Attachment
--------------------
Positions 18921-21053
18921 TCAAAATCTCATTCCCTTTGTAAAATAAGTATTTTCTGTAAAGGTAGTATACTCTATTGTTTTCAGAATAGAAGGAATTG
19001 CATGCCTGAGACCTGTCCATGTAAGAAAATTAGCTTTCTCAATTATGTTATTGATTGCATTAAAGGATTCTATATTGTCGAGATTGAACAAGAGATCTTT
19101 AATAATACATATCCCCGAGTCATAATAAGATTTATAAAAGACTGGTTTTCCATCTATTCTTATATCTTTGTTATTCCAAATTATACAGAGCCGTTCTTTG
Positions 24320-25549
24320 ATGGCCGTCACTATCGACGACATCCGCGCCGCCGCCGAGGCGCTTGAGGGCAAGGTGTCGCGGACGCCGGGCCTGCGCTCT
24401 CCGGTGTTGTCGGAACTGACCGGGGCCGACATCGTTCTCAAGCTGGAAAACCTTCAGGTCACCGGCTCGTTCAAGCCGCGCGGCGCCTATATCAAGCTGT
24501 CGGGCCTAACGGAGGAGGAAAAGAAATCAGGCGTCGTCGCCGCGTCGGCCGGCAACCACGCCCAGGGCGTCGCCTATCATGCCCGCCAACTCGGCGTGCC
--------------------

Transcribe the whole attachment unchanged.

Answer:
Positions 18921-21053
18921 TCAAAATCTCATTCCCTTTGTAAAATAAGTATTTTCTGTAAAGGTAGTATACTCTATTGTTTTCAGAATAGAAGGAATTG
19001 CATGCCTGAGACCTGTCCATGTAAGAAAATTAGCTTTCTCAATTATGTTATTGATTGCATTAAAGGATTCTATATTGTCGAGATTGAACAAGAGATCTTT
19101 AATAATACATATCCCCGAGTCATAATAAGATTTATAAAAGACTGGTTTTCCATCTATTCTTATATCTTTGTTATTCCAAATTATACAGAGCCGTTCTTTG
Positions 24320-25549
24320 ATGGCCGTCACTATCGACGACATCCGCGCCGCCGCCGAGGCGCTTGAGGGCAAGGTGTCGCGGACGCCGGGCCTGCGCTCT
24401 CCGGTGTTGTCGGAACTGACCGGGGCCGACATCGTTCTCAAGCTGGAAAACCTTCAGGTCACCGGCTCGTTCAAGCCGCGCGGCGCCTATATCAAGCTGT
24501 CGGGCCTAACGGAGGAGGAAAAGAAATCAGGCGTCGTCGCCGCGTCGGCCGGCAACCACGCCCAGGGCGTCGCCTATCATGCCCGCCAACTCGGCGTGCC